“Do not mistake the mere machinery of civilization for civilization itself. Civilization will depend on the noble uses we are willing to put its materials to. These things are merely noble if we use them nobly.
“You must search out your workman. Give him the right surroundings. And don’t put your designer in the colorless and barren atmosphere and ask him to produce beautiful things. You must have before him the best decorative work of Europe and America. Work with the artist with the same reverence, the same appreciation, the same love. There is not one of us that could not live with perfect contentment in a neat, plain room, with sunlight and books. No art is much better than bad art. Instead of feeling that art is indeed a science, we are apt to fly off to glaring colors, horrible to look upon. And you should have a museum, not of stuffed monkeys and giraffes, but you should bring together all the wonders of art in weaving, in painting, in pottery, in architecture and the metals. In London one of our strong-holds of strength is the South Kensington museum. You go there Sundays and you see the workmen going round and examining every ornament, every specimen of beauty that men of past ages have wrought.
“Color without tone is like music without harmony, mere discord. Perfect art should be like perfect music, every tone answering to another, as every chord answers to another in music. The most beautiful windows in England are always filled with the most gorgeous eastern embroideries. A Japanese artist will always impress you with having put on just the right colors and designs when painting even a small fan or a bit of lacquer work.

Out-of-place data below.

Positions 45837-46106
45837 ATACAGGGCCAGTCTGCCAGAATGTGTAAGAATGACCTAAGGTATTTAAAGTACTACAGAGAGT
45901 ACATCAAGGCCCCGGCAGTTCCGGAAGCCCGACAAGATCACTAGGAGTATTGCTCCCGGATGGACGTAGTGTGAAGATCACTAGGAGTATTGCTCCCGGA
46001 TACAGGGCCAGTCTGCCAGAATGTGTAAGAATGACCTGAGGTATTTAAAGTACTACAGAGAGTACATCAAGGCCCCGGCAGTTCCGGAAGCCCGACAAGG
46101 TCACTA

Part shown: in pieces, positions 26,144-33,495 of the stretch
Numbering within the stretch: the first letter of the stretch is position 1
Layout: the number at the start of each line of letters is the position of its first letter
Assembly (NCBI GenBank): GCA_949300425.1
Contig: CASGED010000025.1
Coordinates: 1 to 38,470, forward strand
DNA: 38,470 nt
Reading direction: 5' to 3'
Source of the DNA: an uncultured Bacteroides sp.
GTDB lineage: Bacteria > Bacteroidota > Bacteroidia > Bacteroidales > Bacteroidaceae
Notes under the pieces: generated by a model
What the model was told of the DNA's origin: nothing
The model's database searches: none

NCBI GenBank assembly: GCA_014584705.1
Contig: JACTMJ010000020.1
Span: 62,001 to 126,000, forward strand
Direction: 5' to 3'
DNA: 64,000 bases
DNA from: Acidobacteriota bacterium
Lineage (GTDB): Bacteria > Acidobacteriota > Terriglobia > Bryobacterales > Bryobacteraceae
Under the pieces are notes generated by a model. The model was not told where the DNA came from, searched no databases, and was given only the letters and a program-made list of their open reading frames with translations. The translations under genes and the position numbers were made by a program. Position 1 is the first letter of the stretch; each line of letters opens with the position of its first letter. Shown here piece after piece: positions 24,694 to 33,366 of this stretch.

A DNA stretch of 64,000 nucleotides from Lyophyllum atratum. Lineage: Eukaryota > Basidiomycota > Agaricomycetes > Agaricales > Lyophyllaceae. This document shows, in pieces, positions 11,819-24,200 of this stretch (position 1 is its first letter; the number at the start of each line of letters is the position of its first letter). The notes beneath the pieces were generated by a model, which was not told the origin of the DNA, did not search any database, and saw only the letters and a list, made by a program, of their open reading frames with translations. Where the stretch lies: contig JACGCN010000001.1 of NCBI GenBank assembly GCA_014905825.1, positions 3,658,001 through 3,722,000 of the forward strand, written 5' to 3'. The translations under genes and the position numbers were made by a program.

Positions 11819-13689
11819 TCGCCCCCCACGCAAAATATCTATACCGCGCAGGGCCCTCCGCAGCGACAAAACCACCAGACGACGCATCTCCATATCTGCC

“One of the most absurd things I ever saw was the young ladies painting moonlights on a bureau and sunlights on dinner plates. Some consideration of the use to which the article is to be put should enter into the mind of the artist. It is well enough to have moonlights and sunlights, but we are not particularly pleased to dine off them. The imaginative artists will take a plain piece of paper or strip of canvass and convert it into something else, whereas the decorator does not wish to cover up the article or change its purpose, but merely to add to its beauty. These things and many others are what your schools of art should teach your young women. I do not think there was ever a real national school of art. Don’t mind what schools of art in Europe are doing, but have an art of your own. Young civilizations should have the best art because youth should be more joyous, and joy should have the purest ideas of beauty. Art requires a strong personal power in the individual, and has not usually flourished among the weak and feeble. All the great schools of art have been under republics. The art of Athens and Venice was natural and healthy. If you want to know what the folly of a monarch will inflict upon a nation in the shape of art, look at France with the monstrous dragons and other horrible conceptions of design in the age of Louis XIV. We have lost the art from our life by the horrible character of our architecture.
“If an ancient sculptor should ask me where he could find models for his art, I would show him men at the docks unloading some beautiful ship.